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We live in constant search for patterns. Being able to recognize patterns is a survival instinct. If confronted with a lack of stimulus - lack of patterns - our brain invents a new reality - hallucinations, dreams.

Ganzfeld Effect

The Ganzfeld effect (from German for "complete field") is a phenomenon of visual perception caused by staring at an undifferentiated and uniform field of color. The effect is described as the loss of vision as the brain cuts off the unchanging signal from the eyes. The result is "seeing black" - apparent blindness. - [wikipedia]

Staring at a featureless field of vision can lead to hallucinations as the brain amplifies the neural noise in order to look for the missing visual signals.

It is very similar to dreaming during sleep as the brain lacks visual input in both states.

Arctic explorers were among the first to experience the Ganzfeld effect. Continuously staring into the white snow landscape induces some sort of snowblindness, that also leads to hallucinations.

The effect is also frequently observed in people confined to dark spaces - miners trapped by accidents, prisoners in dark cells (Prisoner's Cinema).
Bridget's Bardo (Ganzfeld Piece), by James Turrell, 2008

James Turrell and his Ganzfeld series

Turrell has a degree in perceptual psychology. He applies knowledge about the human perception when creating his art works, that mostly deal with light cast upon space. His series of installations named 'Ganzfeld' (1976-) invites visitors to step into large-scale walking environments that are illuminated in one color - a vacuum of visual stimuli. The senses are heightened and an exploration of one's sight and perception unfolds.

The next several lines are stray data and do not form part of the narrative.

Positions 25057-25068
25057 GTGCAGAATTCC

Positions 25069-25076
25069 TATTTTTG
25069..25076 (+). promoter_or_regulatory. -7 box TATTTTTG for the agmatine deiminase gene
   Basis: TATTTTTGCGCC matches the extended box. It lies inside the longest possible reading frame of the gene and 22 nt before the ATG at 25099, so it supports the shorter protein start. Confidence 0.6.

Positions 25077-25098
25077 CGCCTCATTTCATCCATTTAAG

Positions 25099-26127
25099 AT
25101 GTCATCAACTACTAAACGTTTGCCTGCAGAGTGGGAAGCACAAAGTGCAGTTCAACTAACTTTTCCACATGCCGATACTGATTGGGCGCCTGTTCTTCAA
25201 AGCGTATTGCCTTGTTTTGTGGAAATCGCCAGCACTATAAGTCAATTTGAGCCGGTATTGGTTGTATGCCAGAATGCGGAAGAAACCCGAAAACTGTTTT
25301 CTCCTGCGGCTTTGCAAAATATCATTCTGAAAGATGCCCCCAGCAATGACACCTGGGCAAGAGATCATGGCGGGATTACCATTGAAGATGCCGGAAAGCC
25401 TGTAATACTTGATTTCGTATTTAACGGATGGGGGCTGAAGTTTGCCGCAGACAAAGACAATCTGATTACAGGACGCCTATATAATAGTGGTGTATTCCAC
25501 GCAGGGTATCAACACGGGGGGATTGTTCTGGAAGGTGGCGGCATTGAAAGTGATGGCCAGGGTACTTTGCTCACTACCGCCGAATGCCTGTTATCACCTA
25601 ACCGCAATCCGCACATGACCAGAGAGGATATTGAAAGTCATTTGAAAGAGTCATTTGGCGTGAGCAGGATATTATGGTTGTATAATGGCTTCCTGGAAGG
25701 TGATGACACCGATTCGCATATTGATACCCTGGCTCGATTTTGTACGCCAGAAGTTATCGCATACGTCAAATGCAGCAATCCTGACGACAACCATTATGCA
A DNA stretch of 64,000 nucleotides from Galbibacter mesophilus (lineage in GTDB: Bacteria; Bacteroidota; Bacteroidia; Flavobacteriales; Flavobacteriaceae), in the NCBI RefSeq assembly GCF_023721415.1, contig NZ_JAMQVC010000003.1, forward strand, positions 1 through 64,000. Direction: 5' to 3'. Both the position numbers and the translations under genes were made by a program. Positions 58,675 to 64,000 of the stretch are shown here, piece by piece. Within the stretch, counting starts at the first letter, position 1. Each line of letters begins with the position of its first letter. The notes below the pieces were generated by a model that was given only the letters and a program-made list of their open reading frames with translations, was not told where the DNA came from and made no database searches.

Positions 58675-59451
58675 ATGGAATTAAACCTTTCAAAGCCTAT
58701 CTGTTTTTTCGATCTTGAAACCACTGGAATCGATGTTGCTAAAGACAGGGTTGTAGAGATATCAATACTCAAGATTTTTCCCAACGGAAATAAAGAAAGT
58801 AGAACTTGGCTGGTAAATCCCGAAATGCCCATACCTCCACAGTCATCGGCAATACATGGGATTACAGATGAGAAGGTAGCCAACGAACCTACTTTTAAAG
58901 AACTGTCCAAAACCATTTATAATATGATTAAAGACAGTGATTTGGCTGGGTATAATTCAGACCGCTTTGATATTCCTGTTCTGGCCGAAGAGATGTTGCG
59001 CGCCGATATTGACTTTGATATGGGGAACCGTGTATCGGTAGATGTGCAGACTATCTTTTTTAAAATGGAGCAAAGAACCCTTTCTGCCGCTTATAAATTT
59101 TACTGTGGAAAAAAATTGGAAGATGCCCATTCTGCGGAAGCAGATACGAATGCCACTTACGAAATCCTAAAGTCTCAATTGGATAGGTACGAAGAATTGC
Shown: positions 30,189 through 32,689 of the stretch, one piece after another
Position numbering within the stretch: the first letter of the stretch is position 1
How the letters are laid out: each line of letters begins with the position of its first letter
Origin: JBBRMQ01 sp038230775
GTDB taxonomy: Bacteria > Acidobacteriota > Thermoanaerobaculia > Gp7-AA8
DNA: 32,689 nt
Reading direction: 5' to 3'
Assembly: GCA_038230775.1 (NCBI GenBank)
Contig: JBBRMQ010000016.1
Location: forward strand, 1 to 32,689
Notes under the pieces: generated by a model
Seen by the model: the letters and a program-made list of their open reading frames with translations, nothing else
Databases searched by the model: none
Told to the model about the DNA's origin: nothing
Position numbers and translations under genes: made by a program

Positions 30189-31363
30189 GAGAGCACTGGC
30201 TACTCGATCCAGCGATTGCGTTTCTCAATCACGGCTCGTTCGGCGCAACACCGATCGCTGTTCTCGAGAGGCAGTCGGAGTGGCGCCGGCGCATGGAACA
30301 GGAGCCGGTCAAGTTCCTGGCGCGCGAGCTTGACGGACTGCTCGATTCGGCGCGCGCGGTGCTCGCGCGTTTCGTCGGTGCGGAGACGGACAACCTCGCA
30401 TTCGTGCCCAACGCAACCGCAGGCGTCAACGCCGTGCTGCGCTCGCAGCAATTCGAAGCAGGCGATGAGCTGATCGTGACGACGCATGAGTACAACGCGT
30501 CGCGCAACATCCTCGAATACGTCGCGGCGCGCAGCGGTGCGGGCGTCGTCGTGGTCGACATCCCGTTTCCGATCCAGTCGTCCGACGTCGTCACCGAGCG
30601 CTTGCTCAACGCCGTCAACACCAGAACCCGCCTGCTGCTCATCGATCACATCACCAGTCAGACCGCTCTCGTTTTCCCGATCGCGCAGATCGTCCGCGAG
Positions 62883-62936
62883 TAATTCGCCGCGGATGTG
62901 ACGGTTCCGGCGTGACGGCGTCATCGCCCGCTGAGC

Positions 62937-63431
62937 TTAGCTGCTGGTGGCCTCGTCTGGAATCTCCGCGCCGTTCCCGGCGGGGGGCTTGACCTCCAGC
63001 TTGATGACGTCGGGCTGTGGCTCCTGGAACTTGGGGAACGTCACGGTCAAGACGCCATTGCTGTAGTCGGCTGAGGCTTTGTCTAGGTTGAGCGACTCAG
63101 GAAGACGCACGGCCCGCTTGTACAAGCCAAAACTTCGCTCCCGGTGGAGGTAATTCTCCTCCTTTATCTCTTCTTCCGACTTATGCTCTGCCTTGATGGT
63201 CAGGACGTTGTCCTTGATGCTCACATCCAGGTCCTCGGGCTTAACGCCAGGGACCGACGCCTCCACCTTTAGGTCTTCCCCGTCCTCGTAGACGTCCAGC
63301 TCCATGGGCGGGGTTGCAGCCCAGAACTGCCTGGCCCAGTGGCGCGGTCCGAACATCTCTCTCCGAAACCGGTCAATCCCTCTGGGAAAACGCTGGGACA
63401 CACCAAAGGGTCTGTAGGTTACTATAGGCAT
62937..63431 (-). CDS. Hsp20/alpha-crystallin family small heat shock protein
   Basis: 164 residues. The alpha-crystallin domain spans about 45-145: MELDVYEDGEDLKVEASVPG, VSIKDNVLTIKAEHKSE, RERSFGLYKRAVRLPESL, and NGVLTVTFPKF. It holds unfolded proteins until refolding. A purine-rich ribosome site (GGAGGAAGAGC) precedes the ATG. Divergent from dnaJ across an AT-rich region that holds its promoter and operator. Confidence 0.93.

Turrell's works touch upon the sublime, by directing us towards the sky and making us reflect upon the nature of perception and reality. His relationship to the sky is inspired by by decades of experience as a pilot. His project Roden Crater let's you observe the heavens from inside a volcano.

Recognizing patterns where there are none

The brain is a pattern-searching and pattern-making machine. If we are confronted with random stimuli, the brain often recognizes patterns that are not there.

Apophenia is "the spontaneous finding of connections or meaning in things which are random, unconnected or meaningless". Pareidolia is the psychological phenomenon of finding of images or sounds in random stimuli. We see images of animals in the clouds and recognize faces on inanimate objects. The Electronic Voice Phenomenon lets us recognize voices in radio static or audio recordings. Pareidolia is used at the Rorschach inkblot tests to explore the feelings and thoughts people project into the blobs that are deliberately designed not to resemble anything.

Entoptic Phenomenon

Without enough external stimuli, the focus of vision often amplifies effects that are inherent in the body. Entoptic images are perceptual effects that have their cause in the physical eye itself.

Natural Ganzfeld - the sky. Staring into the sky - and especially the color blue - evokes entoptic effects.
Purkinje Tree - Blood vessels become visible in the eye when shining a bright light from the corner into your eye.